Part of this mistreatment was because Stephanie played an entitled princess whose daddy runs the company, but the WWE justified the disturbing behavior and abuse by playing Stephanie as a spoiled brat. In kayfabe, Stephanie McMahon is a heel, or a bad guy, and the wrestling community likes to justify problematic writing by saying that it puts “heat on the heel,” meaning that certain scenarios will prompt the audience to boo the heel. However, the gender-specific insults hurled at her from the audience and her male counterparts prove that at least a portion of this disdain came from Stephanie being a woman. And when it comes to the power dynamic of Stephanie, a small woman, versus several large, aggressive men who beat people up for a living, the words “shame” and “abuse” feel more relevant to me than “heat.” It is important to note that Stephanie’s own father willingly put her into these positions, basically giving fans permission to abuse her, knowing that the WWE’s demographic would love nothing more than to break an outspoken woman.
It is not surprising then that, according to a 2006 DVD on the McMahon family, Vince pitched an incest story line about himself and his daughter in 2003. Apparently, Stephanie shot the idea down herself, but for a man to even think that audiences would want to see a man have sex with his own daughter for ratings gives you a bit of insight into what kind of person Vince is. Of course, McMahon was enabled by his male-dominated writer’s room, especially head writers Vince Russo and Chris Kreski. The WWE has done a pathetic job of hiring women writers. Multiple employees who used to work for the WWE have told me and other reporters that there have never been more than two women writers at a time.
“In a male-dominated writers room, a female perspective was needed as WWE’s women wrestlers were expected to rise above their traditional role of full-time arm candy and part-time wrestler to share consistent (though limited) air time with their male, superstar counterparts,” former WWE writer Nico Gendron wrote in a column for Birth Movies Death. “I learned quickly that this wrestling dynasty hadn’t caught up to the main cultural dialogue around feminism and female empowerment that was electric outside WWE.”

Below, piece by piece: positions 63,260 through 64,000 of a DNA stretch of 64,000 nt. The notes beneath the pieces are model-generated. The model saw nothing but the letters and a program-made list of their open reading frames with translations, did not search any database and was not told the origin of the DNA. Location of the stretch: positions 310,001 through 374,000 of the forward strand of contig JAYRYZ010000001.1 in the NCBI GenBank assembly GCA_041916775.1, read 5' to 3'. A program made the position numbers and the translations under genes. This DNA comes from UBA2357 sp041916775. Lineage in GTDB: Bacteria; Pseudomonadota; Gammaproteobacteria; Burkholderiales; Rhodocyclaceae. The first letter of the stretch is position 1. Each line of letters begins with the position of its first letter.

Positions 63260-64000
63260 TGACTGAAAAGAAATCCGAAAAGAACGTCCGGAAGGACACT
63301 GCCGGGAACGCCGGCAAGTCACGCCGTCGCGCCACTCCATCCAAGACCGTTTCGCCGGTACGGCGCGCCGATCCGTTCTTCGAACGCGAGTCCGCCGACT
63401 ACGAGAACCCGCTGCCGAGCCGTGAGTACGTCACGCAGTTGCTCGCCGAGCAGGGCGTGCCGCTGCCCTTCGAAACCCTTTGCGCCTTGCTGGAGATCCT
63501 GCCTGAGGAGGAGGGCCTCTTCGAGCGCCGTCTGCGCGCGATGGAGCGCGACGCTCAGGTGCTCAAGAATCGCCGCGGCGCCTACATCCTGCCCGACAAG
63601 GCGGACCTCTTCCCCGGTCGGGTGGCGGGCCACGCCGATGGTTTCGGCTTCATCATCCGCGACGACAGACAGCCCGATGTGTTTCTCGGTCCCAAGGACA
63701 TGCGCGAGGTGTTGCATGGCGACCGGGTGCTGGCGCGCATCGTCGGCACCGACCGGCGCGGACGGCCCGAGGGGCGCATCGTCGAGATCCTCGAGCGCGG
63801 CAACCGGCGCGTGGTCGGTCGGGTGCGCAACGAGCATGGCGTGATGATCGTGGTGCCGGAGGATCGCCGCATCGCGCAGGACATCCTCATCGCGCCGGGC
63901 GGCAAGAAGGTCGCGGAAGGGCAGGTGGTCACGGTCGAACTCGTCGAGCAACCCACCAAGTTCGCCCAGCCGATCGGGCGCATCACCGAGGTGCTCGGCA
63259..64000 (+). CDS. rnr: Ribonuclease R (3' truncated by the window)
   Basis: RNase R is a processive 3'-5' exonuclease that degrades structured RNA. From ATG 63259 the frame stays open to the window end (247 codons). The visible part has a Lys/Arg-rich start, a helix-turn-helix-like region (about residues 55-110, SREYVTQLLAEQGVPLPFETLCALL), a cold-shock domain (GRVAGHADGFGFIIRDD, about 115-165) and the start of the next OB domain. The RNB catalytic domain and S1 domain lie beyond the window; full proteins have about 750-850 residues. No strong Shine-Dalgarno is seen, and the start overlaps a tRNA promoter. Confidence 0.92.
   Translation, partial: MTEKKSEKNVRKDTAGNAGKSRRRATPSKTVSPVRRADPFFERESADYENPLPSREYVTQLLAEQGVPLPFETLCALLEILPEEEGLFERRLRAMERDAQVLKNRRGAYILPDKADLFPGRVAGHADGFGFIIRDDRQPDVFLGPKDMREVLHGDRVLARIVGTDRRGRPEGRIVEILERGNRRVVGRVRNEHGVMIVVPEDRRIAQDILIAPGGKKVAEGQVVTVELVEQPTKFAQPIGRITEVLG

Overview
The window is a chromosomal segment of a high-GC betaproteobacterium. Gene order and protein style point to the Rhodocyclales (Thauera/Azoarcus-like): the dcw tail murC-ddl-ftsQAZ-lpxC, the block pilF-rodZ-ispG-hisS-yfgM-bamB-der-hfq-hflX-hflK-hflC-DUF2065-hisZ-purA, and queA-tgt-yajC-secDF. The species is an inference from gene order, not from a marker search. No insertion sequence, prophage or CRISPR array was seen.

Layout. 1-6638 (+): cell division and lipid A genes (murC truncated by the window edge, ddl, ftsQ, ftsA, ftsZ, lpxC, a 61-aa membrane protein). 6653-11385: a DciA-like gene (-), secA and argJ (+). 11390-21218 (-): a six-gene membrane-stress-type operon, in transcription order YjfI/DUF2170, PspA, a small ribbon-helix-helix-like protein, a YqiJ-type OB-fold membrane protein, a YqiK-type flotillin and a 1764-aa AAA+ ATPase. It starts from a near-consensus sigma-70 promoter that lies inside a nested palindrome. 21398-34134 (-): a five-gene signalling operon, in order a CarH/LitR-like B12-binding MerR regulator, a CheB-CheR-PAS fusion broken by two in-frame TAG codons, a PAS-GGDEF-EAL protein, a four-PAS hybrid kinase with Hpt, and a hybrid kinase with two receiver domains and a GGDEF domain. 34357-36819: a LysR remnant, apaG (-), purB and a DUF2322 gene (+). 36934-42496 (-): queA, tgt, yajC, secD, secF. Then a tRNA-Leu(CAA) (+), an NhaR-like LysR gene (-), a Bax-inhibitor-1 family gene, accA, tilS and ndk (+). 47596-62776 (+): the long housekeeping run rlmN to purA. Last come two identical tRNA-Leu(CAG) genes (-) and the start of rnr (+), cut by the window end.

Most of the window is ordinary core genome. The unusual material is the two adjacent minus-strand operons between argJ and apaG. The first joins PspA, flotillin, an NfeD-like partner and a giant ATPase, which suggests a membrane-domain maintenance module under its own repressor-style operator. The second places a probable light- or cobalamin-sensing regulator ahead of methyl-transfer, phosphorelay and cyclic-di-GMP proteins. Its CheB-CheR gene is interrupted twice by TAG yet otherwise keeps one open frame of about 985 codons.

At age 72, Vince, who has been accused of sexual assault multiple times, still owns and runs the WWE, and still dictates what story lines make it to air. He is the head of the snake, and his creative chokehold on the company will keep the WWE from ever truly becoming an inclusive space for fans of all genders. Stephanie was not the only women subjected to Russo and McMahon’s dastardly collaborations: Terri Runnels was forced into a fake miscarriage story line, later revealing that she thought the entire angle was “horrible.”
“I really begged Russo. I was like…my daughter is in elementary school and I don’t want kids hearing about that and saying, ‘Oh your mom, you know, had this other baby…’ I didn’t want to put her through that and I thought it was tacky and that was one fight I lost,” Runnels told Freak and Nitro TV. “I fought and fought and fought that angle. I begged Russo–I’m like ‘dude, don’t, just don’t’ and he won and I lost that one.”